But the analogy with money is the best to conceptualize time with. If you approximate how much each hour of your time is worth with money (in my case, it’d probably be around $20 dollars), we can make some surprising changes.

“I spent 3 hours on Quora” becomes “I paid $60 to read a couple of posts to mildly entertain myself.”

“I slept in for an hour” becomes “I paid $20 because I didn’t want to deal with life.”

“I decided to binge 10 episodes of Rick and Morty” becomes “I paid $65 to watch a show about an old grandpa and a dimwitted kid explore the galaxy in a sci-fi comedy.”

If we up the scale, even more surprising/outrageous statements can be made.

“I hate going to school” becomes “I’m being forced to spend $36000 on something and I hate it.”

“I went to prison and served a year of time” becomes “I was fined $175200 for something I didn’t do.”

Of course, money and time aren’t this similar. Time is something that cannot be invested, saved (most of the time), etc, but the most important difference is you can’t take back spent time.


The value of your time is not constant. I’d imagine the time Bob has as a researcher is more valuable than the time he was a baby. Conversely, the time Bob was a baby is probably more valuable than the time he spends in school. So spending time to make your time more valuable is one of the best uses of your time.

This is why it’s so important to spend time learning. (I really hope school doesn’t use this quote; as a disclaimer, school is awful because you feel like you learned, but you really didn’t.) This, I also suspect, is why kids and parents (mostly parents) think doing math makes you smart; survivorship bias plays a role, and they see how valuable the time of the “smart kids” is.

Also, this is why writing is important; the easier you see things, the faster your time becomes worth more. Writing isn’t about explaining to someone else, it’s about clarifying your own thoughts to yourself.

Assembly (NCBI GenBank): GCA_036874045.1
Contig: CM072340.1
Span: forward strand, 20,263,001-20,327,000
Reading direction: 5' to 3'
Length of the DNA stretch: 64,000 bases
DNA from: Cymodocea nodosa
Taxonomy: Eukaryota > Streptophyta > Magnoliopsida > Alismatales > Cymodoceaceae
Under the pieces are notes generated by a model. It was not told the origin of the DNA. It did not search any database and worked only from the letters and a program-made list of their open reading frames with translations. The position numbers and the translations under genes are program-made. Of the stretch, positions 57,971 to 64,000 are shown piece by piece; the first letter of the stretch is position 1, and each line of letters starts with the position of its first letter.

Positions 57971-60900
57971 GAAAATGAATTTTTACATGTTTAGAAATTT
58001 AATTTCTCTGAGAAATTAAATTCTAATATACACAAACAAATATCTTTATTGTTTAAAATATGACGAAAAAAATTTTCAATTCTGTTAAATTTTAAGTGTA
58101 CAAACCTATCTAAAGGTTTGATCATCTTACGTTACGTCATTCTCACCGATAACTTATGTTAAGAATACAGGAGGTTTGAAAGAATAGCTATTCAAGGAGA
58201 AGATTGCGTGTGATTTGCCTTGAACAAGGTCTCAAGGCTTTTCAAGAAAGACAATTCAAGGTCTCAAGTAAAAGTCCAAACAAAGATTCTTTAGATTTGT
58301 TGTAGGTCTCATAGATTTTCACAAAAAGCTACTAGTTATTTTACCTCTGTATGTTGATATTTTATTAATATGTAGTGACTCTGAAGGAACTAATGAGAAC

What I find awfully annoying is people deciding to split my time into pieces. This is the biggest reason why I really despise school, if you don’t count the administration. I think my first post goes over this in a little more detail.

When your parents give you a chore to do in a 3-hour study session that takes 10 minutes, you aren’t left with 2 hours and 50 minutes. You are left with two chunks of 1 hour and 25 minutes. There really is a difference! I’d like to present the following example: Let’s say you play video games for 1 minute, then you do math for 1 minute, and so on for around an hour. I think you’d have a much better time playing Smash for 1 hour and doing math for 1 hour, don’t you think?

And this isn’t some extreme work of fiction; this is called multitasking. This dilution of your time makes it less valuable, just like diluting gold/silver/etc makes it less valuable. People are prone to multitasking, so the best way is probably to reduce the amount of things you need to do. This is why I do as little homework as I can get away with for some classes; I’m still in middle school, so most grades don’t count for HS.